The Chor Bazaar, Mumbai, also known as the Thieves Market, allows one to experience an interesting slice of life in the city of dreams. It’s also a unique place to shop for things you wouldn’t find anywhere else.
Located within the Muslim Quarter of Mumbai, the Chor Bazaar is one of the biggest and most peculiar flea markets in the whole of India. Even if you’re not much of a shopper, the chances are you’ll hardly be able to beat the urge of buying something at this market – everything looks so vintage, so engrossing, and I would even say, so romantic! You just find yourself surrounded by all those gramophones, old watches, vintage furniture and wooden toys, cutlery and cute porcelain cups, neatly stacked on innumerable stalls, and it’s almost impossible to battle a desire of taking a piece of this magical kaleidoscope with you.
Table of Contents
Things to know about the Chor Bazaar: Thieves Market in Mumbai
As mentioned above, the Chor Bazaar literally means the “thieves’ market”, so it won’t be wrong to watch your pockets when at the market. According to the legend, a valuable violin of Queen Victoria was robbed while being unloaded from the ship upon arrival to Bombay, and later it was found among the goods at the Chor Bazaar, Mumbai.
They say the original name of the place sounded as Shor Bazaar, which translates as the “noisy market”, but eventually it was changed into “chor” due to the British who kept mispronouncing the word. When the city dwellers started noticing the missing items finding their way to the Chor Bazzar in Mumbai, it really started living up to its new name. They even go as far as to say that if some of your belongings suddenly go missing in Mumbai, you can always buy them back at the Chor Bazaar.
When I posted some of the pictures from the Chor bazaar on Twitter, quite a few people warned me that the majority of goods at this market are fake antiques these days. The Chor bazaar is becoming increasingly popular among foreign visitors who are willing to shell out cash for things like old Bollywood posters, coo-coo clocks, vintage cameras and telephones, so the local vendors try their best to meet this demand. My opinion on this? Well, as long as the price is not overblown, who cares whether it’s real or just made to look old? It’s meant to serve a decorative purpose anyway.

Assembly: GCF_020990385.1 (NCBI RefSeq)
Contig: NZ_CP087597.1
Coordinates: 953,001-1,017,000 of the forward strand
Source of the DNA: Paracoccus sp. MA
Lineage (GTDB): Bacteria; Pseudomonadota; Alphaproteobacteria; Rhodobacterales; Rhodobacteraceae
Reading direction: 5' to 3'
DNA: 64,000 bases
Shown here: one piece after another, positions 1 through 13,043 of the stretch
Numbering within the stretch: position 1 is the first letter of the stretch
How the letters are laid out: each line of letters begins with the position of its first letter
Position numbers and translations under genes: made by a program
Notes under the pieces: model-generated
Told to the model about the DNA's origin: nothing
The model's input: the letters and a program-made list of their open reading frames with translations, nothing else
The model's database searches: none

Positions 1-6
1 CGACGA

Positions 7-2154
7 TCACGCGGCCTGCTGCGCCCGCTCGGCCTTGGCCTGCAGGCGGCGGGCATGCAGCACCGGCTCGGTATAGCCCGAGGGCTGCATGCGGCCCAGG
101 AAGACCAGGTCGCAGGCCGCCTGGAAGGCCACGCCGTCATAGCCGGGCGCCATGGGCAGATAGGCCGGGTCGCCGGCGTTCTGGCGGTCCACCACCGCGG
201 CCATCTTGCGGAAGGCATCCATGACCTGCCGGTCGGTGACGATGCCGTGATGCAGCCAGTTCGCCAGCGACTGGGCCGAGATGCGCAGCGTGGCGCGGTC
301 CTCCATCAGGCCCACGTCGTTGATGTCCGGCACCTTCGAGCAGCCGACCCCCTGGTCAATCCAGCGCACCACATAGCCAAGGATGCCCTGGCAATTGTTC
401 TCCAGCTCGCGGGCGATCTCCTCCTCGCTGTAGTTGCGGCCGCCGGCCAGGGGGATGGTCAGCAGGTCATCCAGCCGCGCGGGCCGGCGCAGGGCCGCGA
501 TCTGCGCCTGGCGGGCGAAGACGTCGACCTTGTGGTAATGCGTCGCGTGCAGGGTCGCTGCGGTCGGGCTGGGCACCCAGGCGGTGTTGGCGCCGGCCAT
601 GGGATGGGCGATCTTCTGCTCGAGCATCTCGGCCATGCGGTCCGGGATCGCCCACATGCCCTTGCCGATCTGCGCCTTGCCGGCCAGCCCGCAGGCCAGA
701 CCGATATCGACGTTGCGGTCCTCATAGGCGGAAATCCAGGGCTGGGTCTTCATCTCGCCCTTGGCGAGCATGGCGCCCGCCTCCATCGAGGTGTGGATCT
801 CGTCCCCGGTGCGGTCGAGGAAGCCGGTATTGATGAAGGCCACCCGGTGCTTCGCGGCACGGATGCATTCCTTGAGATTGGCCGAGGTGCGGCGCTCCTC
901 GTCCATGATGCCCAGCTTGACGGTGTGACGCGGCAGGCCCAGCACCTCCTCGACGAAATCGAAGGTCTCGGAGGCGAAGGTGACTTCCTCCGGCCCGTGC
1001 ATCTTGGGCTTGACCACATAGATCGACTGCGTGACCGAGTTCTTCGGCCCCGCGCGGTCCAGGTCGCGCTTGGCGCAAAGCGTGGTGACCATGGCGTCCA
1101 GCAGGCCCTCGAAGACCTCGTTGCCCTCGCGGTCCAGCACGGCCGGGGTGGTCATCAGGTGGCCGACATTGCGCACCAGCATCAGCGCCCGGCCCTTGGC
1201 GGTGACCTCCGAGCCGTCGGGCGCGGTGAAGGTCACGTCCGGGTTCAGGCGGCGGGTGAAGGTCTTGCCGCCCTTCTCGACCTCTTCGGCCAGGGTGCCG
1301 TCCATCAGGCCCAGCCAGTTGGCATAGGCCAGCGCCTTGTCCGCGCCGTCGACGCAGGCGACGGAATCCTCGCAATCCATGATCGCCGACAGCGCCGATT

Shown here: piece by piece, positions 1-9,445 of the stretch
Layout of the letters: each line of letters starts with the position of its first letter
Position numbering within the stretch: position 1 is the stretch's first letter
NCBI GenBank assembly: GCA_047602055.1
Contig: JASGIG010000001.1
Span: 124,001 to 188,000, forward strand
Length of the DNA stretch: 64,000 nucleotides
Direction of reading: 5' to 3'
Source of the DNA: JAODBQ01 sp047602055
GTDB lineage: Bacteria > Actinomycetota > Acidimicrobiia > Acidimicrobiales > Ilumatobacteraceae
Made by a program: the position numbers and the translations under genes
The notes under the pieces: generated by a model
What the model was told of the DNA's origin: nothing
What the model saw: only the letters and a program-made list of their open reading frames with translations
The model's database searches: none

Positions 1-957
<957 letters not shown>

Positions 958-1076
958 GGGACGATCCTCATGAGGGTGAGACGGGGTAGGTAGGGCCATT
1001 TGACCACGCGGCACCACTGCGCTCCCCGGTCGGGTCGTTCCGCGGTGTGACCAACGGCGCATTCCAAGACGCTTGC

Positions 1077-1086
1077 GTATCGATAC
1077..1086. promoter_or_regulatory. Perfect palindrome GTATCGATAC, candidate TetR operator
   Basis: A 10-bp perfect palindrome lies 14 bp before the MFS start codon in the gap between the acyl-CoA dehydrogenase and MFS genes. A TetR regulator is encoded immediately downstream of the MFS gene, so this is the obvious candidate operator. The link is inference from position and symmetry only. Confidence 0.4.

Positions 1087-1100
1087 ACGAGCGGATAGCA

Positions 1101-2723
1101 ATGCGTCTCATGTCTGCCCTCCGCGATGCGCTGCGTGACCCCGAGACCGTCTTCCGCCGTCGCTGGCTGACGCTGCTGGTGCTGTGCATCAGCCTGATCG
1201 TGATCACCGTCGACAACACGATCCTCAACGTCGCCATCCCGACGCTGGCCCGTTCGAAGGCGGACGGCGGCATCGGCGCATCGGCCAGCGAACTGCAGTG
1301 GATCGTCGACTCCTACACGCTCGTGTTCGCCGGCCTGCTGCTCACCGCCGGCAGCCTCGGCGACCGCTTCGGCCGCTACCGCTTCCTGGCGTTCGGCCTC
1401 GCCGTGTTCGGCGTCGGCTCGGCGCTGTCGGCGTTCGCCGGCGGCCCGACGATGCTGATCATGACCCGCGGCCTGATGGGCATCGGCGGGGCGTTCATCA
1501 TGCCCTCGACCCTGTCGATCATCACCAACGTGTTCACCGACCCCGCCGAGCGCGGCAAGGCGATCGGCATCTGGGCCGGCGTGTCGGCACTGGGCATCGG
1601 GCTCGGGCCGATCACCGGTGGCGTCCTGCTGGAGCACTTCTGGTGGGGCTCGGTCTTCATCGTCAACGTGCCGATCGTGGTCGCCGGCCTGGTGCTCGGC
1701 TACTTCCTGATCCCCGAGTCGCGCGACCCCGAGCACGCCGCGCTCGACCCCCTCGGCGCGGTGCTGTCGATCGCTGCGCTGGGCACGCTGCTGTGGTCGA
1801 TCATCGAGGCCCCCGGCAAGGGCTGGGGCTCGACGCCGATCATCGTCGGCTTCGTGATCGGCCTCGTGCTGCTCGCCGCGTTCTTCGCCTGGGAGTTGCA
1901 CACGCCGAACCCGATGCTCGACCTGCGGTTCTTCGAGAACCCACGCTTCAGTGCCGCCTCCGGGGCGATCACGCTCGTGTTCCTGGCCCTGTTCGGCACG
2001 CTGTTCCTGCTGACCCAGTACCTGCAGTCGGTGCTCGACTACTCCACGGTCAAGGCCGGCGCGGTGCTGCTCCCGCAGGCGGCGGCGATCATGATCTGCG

From what I’ve seen, the Thieves Market, Mumbai, is also a great place for buying all sorts of second hand tools that may come in handy around the house: from screwdrivers to hammers, spanners, wrenches, pliers and hex keys, you’ll find them all among the numerous stalls of this market. My husband even bought all his weight lifting gear at the Chor Bazaar. Needless to say, it cost him a fraction of the price compared to what it would have come to in a specialized sports store.
As for me, I’m thinking of visiting this market as soon as I can in order to check out on vintage crockery – I’ve noticed such things kind of fascinate me these days. Is it a sign of getting old, or should I say, antique? 🙂
How to get to the Chor Bazaar?
Mumbai is well-connected by the railway network, and it’s easy to to get to the Thieves Market from the Grand Road station. If you’re thinking of the Chhatrapati Shivaji Teminus as your start point, it’s around 3 km from the Chor Bazaar, so you should be ready to walk that much. If you’re staying in the touristy district of Colaba, the easiest way to get to the Thieves Market in Mumbai is by a classic black and yellow cab. You can also go for Uber or Ola (both services are very popular in Mumbai).
Here is the Chor bazaar on the map.
Photos of the Chor Bazaar, the Thieves Market in Mumbai
Liked the post? Pin it for later!